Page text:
Our church has served the people of Whitehaven since 1920.
In the Beginning
New Life Church started as a small group of people who, following a renewal of interest in the Holy Spirit across the world in the early 20th century, found it difficult to remain within the structures of the mainline denominations. In 1920, two families living in the Kells area of Whitehaven, the Smiths and the McAllisters, started open meetings in their homes. An emphasis was brought, through prayer and studying the Bible, on the experience of the Holy Spirit and related ideas that were later to become distinctive to the Pentecostal movement.
In 1924, a number of like-minded groups across the nation joined together to form the Assemblies of God in Great Britain and Ireland (AoG). The Whitehaven group applied to join and were accepted as one of the founding churches.
Numbers and Moving Out
Growing numbers of people kept attending, and soon the home meetings were too full. To accommodate such rapid growth, premises were rented over a coffee shop in Tangier Street, where a Pastor Pomeroy was the minister for a short period. A leadership team was formed and it was from this group of men that the subsequent pastors were drawn until 1977.
Soon after, with the Tangier Street room becoming too small, two rooms were rented on the second floor of Catherine Mill (also known as Barracks Mill). With access up the outside fire escape, it was known as “climbing the golden stairs to glory” due to the exuberance of the worship and preaching. Hugh McAllister was appointed as Pastor for a number of years, although he preferred to be known as the “presiding elder”.
He was followed by another drawn from the eldership, Henry Postlethwaite. Henry was widely recognised and sought after as a visiting preacher for conventions up and down the land. During his time, the former warehouse belonging to Kitchen & Sons at Barracks Arch, Irish Street, came onto the market. It was purchased in 1953 and was re-named Glad Tidings Hall.
In 1958, a problem arose within the church and tensions grew. This led to an eventual split, resulting in the formation of an Elim Church in George Street. This meant that there was now two Pentecostal churches in Whitehaven, both of which have continued to serve the community until the present day.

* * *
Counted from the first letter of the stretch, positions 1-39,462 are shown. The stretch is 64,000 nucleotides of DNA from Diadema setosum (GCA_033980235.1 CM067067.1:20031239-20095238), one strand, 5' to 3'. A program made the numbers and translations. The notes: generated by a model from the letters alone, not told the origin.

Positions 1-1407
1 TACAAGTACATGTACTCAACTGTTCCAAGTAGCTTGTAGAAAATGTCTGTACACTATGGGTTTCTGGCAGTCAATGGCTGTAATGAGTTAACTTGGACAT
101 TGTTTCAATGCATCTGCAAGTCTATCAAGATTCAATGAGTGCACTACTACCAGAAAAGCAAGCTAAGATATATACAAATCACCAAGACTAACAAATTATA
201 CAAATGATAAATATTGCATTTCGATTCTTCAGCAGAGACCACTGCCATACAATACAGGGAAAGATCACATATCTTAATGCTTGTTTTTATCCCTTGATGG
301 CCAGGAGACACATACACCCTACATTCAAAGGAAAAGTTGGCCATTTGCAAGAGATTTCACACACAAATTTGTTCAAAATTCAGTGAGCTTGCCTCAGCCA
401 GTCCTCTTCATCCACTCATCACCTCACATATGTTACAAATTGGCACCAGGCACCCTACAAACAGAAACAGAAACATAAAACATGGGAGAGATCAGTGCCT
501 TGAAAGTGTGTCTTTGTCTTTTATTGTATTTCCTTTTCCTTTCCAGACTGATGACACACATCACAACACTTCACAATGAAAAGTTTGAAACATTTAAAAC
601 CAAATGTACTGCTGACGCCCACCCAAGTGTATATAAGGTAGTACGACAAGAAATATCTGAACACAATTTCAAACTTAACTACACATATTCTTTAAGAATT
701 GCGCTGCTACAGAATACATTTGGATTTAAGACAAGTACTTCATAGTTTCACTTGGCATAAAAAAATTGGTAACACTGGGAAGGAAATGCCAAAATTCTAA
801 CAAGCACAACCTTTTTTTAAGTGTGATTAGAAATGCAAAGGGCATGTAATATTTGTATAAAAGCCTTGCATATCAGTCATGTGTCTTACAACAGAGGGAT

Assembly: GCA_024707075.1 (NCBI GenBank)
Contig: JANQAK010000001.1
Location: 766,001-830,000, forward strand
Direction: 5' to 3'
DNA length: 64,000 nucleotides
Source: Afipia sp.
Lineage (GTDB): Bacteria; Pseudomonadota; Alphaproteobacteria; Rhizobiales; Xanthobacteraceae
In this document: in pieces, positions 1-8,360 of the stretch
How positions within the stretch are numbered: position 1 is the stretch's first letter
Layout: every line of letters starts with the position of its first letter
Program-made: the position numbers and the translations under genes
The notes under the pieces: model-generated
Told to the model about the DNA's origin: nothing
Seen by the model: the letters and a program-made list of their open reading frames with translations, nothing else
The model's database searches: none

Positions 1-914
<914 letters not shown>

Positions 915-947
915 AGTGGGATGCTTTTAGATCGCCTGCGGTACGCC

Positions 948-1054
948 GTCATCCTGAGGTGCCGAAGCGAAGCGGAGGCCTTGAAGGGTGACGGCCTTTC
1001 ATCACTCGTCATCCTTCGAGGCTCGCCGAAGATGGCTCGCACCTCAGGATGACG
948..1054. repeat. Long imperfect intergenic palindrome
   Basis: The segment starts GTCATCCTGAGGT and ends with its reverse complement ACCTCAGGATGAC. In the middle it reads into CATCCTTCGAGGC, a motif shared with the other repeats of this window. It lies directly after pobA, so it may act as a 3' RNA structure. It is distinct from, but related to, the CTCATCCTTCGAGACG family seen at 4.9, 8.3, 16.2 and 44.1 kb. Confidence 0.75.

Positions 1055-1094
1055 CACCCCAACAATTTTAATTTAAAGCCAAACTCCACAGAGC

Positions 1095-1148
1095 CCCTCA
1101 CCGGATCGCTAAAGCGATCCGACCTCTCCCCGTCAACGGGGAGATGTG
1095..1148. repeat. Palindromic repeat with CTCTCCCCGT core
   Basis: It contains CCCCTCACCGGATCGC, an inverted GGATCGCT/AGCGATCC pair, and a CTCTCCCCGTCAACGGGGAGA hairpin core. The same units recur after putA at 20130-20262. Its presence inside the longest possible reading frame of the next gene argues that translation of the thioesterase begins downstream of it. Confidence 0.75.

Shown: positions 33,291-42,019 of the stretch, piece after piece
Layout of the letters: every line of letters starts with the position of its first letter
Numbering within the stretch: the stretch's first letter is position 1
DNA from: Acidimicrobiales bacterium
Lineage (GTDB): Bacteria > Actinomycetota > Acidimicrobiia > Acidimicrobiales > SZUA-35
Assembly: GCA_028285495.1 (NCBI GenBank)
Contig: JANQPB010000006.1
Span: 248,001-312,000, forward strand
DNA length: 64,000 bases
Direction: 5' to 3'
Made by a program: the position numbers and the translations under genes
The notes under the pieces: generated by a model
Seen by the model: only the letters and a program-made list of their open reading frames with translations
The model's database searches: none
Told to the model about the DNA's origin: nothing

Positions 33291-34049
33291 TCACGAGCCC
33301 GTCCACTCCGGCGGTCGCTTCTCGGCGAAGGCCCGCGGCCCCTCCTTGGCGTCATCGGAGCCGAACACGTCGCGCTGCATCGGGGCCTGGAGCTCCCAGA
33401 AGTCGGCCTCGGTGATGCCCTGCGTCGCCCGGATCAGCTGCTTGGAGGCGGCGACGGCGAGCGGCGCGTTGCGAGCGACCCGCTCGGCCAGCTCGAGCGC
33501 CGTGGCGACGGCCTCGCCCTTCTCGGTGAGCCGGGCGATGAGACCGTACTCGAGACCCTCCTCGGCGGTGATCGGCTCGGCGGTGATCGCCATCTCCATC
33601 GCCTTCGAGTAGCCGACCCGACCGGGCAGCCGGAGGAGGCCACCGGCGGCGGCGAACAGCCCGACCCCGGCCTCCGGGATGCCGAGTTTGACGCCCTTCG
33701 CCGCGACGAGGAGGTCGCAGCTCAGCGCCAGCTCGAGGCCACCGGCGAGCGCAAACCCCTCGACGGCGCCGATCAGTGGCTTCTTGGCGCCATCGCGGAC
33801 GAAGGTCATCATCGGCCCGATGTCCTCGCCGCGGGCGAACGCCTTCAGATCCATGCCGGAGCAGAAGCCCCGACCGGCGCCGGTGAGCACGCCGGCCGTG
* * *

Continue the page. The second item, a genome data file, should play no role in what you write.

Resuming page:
A New Name, A New Life
Len Armstrong took over as Pastor in 1958, and following his retirement in 1969, John Robert Matthews took over the leadership. Upon his retirement in 1977, the church decided to look for a pastor from outside its own ranks. So John Perkins, who was ministering in the Rossendale Valley, Lancashire at the time, was invited to take on the role.
It was during his tenure that the land to the rear and side of the building was purchased from local businessmen and major extensions were built to provide more ancillary accommodation. The name of the fellowship also changed to New Life Christian Centre. However, the main meeting hall remained on the first floor, presenting problems for disabled churchgoers and in particular for funerals.
Back to the Future
In 1995, John Perkins resigned to take up a pastorate elsewhere. The church endured a difficult couple of years during which time there were two different pastors. Finally, the church approached Gary Brown, a young man who had been converted under the church’s youth ministry, subsequently attended Bible college, and at that time was serving at a church in Greater Manchester, to consider the leadership. Gary accepted the call and took up the pastorate in late 1997.
Since then, New Life Church (NLC) has been able (at last!) to add a new Main Hall at ground floor level as well as incorporate some revamping of the original building. Under his pastorate, the church has also developed a distinctively ‘Reformed’ flavour of theology whilst maintaining a strong emphasis on the continuing work of the Holy Spirit. The church now had the facilities to carry forward its vision for Whitehaven into the future.
In 2016, due to growing theological and organisational differences, New Life Church made the decision to end its longstanding affiliation with the Assemblies of God denomination. In 2017, NLC was recognised as an independent Pentecostal church in partnership with Fellowship of Independent Evangelical Churches (FIEC) for mutual support and encouragement in a gospel vision for the UK.
As a church we are thankful for and value our heritage, but our sights are set firmly on the future, believing our best days are still ahead of us!